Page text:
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Molecular Robotics and molecular machines propulsion technologies

Molecular machines can be defined as devices that can produce useful work through the interaction of individual molecules at the molecular scale of length. A convenient unit of measurement at the molecular scale would be a nanometer. Hence, molecular machines also fall into the category of nanomachines. Molecular machines depend on inter- and intramolecular interactions for their function. These interactions include forces such as the ionic and Van der Waal’s forces and are a function of the geometry of the individual molecules.


Microscopically tiny nanomachines which move like submarines with their own propulsion — for example in the human body, where they transport active agents and release them at a target: What sounds like science fiction has, over the past 20 years, become an ever more rapidly growing field of research. However, most of the particles developed so far only function in the laboratory. Propulsion, for example, is a hurdle. Some particles have to be supplied with energy in the form of light, others use chemical propulsions which release toxic substances. Neither of these can be considered for any application in the body.

LMU chemists have developed the first molecular motor that can be powered by light alone.

Chemists from LMU in Munich have developed a molecular motor that is powered by light. This means that molecules can carry out specific rotary movements by means of an external energy supply. They thus form an important basis for applications in nanotechnology. Molecules that change their structure under the influence of light are particularly suitable for nanoscale motors. Up to now, light-driven molecular motors have required additional reactions driven by heat. This is why they were previously dependent on the ambient temperature.


Henry Dube, LMU chemist, together with the student Aaron Gerwien, has now achieved the decisive breakthrough. They have developed a molecular motor that functions independently of temperature. It uses light as the driver and runs even faster at low temperatures. Until now, this was not possible. Molecular motors reacted to the ambient temperature. This also limited the field of application in nanotechnology.


In order to generate a complete 360-degree rotation with the rotary motion, a certain part of a molecule is to perform several rotary steps around another. The problem here is that the molecule must be prevented from turning back again. To do this, molecular motors require so-called ratchet steps. These are intermediate steps that change the molecule after a rotation in such a way that a back rotation is excluded. Normally, this is achieved by heat. Disadvantage: If the ambient temperature drops, the molecular motor runs all the slower – and it stops at cold temperatures.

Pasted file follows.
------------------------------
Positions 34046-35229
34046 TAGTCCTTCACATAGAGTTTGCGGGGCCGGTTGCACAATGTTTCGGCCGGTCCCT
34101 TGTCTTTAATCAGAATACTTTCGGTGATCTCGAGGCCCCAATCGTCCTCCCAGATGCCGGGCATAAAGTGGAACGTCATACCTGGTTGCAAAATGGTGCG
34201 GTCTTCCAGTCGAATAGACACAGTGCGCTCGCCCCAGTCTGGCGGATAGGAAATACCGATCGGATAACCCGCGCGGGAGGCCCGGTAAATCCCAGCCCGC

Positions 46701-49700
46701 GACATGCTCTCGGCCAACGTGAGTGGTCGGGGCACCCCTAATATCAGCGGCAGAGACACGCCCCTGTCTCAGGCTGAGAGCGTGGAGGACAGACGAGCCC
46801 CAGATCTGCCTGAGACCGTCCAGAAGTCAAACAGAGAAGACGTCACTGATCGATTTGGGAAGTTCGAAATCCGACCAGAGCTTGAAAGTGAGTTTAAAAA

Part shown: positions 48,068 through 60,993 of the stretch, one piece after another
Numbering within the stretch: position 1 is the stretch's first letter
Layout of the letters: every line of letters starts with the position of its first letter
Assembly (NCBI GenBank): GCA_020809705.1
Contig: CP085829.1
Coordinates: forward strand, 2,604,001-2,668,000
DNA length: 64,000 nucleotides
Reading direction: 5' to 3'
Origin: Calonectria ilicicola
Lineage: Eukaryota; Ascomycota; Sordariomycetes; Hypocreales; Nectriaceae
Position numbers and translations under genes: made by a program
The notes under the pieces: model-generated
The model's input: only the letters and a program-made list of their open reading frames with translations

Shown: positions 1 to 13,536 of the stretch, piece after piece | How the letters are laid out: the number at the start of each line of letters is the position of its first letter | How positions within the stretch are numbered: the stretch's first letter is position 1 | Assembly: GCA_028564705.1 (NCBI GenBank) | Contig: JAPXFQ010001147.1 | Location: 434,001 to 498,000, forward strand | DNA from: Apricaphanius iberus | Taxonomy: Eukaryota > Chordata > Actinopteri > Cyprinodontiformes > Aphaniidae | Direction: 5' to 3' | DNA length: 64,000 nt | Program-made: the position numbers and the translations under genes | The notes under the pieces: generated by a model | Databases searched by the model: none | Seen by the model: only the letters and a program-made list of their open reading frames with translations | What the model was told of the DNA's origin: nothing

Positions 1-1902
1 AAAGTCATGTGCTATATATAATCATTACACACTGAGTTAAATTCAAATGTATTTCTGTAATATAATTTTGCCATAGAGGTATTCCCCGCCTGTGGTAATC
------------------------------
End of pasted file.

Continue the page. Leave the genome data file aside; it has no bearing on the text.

Like earlier motor systems developed by Dube and his colleagues, the new motor is based on an organic substance called hemithioindigo. This molecule is made up of two different carbon skeletons, which are connected by a mobile double bond. “We have succeeded in modifying the molecule such that a complete rotation of one of the structural modules relative to the other requires only three reaction steps,” says Dube. Each rotational step is activated by visible light and there is no need for intermediate, thermally driven ratchet steps. Indeed, all three steps involved in the full rotation are promoted by a reduction in temperature, so that the rotation rate of the new molecules actually increases at lower temperatures.


“Each rotation step is made up of three different photoreactions, two of which we experimentally demonstrated directly for the first time only this year,” Dube explains. The researchers are confident that their motor’s novel driving mechanism and unique behavior will make it possible in the not too distant future for researchers to synthesize molecular machines which, thanks to their relative insensitivity to the precise environmental temperature, will enable unique applications not possible with hitherto known motors.